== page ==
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Author: Subject: Vanillin bisulfite adduct
monolithic
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[*] posted on 11-9-2020 at 05:05
Vanillin bisulfite adduct


I recently bought a rather large amount of vanillin. The container it came in isn't very air-tight and I'm concerned about oxidation because I don't plan on using hundreds of grams any time soon. I want to purify this vanillin and make it stable for long-term storage.

Is there an easy method for preparing the bisulfite adduct of vanillin?

Apparently the adduct of vanillin is water soluble, unlike many other aldehyde bisulfite adducts. This means the usual bisulfite adduct procedure doesn't work, where the adduct precipitates out as a solid and one simply vacuum filters away the non-aldehyde impurities.

I did some searching and I couldn't find much other than a chemplayer post saying the vanillin adduct is water soluble, and a few inconclusive posts by Sedit. Maybe form the bisulfite adduct and then wash away the vanillic acid with ethyl acetate? Would this have the intended effect?
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Tsjerk
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[*] posted on 11-9-2020 at 06:18


See example 1.

Yes, dissolving the vanillin in NaHSO3 and washing it with something apolar should work.
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S.C. Wack
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[*] posted on 11-9-2020 at 13:05


Solubility has a lot to do with concentration but it makes no sense to purify a nicely crystalline material by converting it to a less nicely crystalline material...I wonder if it can be extracted from 5% NaOH with e.g. ether.



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monolithic
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[*] posted on 11-9-2020 at 15:09


Quote: Originally posted by S.C. Wack  
Solubility has a lot to do with concentration but it makes no sense to purify a nicely crystalline material by converting it to a less nicely crystalline material...I wonder if it can be extracted from 5% NaOH with e.g. ether.


Quote:
In water >2%; in ethanol is 1:2 vanillin:ethanol. Freely soluble in chloroform, ether, in solutions of fixed alkali hydroxides; solutions in glycerin and hot water.


https://pubchem.ncbi.nlm.nih.gov/compound/Vanillin#section=S...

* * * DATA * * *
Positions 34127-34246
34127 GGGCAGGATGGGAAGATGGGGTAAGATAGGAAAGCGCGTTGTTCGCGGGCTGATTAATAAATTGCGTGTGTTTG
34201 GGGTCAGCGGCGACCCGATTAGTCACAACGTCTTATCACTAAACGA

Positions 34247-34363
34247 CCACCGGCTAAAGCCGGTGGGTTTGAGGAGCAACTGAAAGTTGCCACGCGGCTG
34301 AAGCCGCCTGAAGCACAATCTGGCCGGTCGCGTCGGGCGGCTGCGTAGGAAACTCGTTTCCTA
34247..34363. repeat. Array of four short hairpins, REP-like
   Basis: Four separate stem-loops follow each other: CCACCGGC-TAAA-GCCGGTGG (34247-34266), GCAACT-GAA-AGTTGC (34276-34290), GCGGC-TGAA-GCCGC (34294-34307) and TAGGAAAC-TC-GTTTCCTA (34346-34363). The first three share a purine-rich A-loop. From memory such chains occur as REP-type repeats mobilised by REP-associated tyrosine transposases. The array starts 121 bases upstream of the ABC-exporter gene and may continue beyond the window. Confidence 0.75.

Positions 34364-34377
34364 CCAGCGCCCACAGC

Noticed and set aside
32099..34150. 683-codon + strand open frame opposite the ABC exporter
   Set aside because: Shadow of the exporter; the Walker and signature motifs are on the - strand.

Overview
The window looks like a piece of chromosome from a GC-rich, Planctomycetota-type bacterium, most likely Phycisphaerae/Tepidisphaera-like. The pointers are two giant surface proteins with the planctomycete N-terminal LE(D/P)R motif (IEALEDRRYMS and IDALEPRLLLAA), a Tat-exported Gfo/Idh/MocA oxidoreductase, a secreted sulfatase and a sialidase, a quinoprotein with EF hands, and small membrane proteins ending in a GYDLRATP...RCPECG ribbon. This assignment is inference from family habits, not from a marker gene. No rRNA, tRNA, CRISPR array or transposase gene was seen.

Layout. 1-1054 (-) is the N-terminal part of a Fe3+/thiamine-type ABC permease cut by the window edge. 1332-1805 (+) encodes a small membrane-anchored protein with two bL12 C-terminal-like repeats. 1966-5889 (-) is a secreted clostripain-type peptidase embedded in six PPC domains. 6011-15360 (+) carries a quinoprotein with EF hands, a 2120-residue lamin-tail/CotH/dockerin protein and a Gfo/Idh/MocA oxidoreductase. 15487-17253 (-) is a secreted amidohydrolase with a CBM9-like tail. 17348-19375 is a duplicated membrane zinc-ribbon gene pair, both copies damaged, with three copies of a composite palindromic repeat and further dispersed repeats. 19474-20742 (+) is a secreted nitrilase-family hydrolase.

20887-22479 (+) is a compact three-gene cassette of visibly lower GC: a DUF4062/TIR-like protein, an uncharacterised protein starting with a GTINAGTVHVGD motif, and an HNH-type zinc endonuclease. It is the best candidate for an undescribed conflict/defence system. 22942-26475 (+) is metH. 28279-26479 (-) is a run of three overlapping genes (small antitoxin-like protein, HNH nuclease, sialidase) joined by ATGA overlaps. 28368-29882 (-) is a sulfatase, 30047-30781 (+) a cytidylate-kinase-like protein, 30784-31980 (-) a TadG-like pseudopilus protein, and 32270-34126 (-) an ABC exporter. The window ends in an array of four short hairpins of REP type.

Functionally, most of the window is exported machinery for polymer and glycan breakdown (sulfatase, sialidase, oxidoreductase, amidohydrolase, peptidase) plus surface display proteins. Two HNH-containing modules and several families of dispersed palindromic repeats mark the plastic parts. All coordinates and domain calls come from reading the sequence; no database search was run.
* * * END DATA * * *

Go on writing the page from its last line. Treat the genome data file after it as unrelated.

I thought about this too but I'm not sure if it would work. I guess I can try this weekend since I have some NaOH and chloroform on hand. The advantage of storing it as the bisulfite adduct is that I don't have to worry about it readily oxidizing to the carboxylic acid. :)

[Edited on 9-11-2020 by monolithic]
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Pumukli
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[*] posted on 12-9-2020 at 09:47


Actually, how easily would vanilline be oxidized by air at room temp? Have anyone seen it described in a paper somewhere? Just curious.

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[*] posted on 12-9-2020 at 10:05


Quote: Originally posted by S.C. Wack  
Solubility has a lot to do with concentration but it makes no sense to purify a nicely crystalline material by converting it to a less nicely crystalline material...I wonder if it can be extracted from 5% NaOH with e.g. ether.


Vanillin is a phenol, and will form a phenoxide in NaOH.




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Boffis
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[*] posted on 12-9-2020 at 11:11


Vanillin is very resistant to oxidation under any conditions. It seems that the more complex hydroxyaldehydes are resistant for some reason.
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monolithic
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[*] posted on 13-9-2020 at 04:40


Quote: Originally posted by Boffis  
Vanillin is very resistant to oxidation under any conditions. It seems that the more complex hydroxyaldehydes are resistant for some reason.


I did not know that, I assumed it readily oxidized.
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Sedit
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[*] posted on 9-1-2021 at 21:57


Quote: Originally posted by monolithic  


I did some searching and I couldn't find much other than a chemplayer post saying the vanillin adduct is water soluble, and a few inconclusive posts by Sedit. Maybe form the bisulfite adduct and then wash away the vanillic acid with ethyl acetate? Would this have the intended effect?


I have almost always had issues trying to form Bisulfite Adducts with stuff like this Monolithic. I do vaguely remember it being rather water soluble but no matter what I did strong Vanillin smells remained suggesting formation was problematic and recovery from the adduct to test how well it worked was also plagued with problems. It is likely just me but personally I hate attempting to form Adducts at all. Unstable, unreliable and simply have always been a thorn in my side.
3/10 Would not recommend.





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[*] posted on 10-1-2021 at 03:39


Quote: Originally posted by Sedit  
no matter what I did strong Vanillin smells remained


The odor threshold for vanillin is very low, so it will smell strongly if even traces are left.




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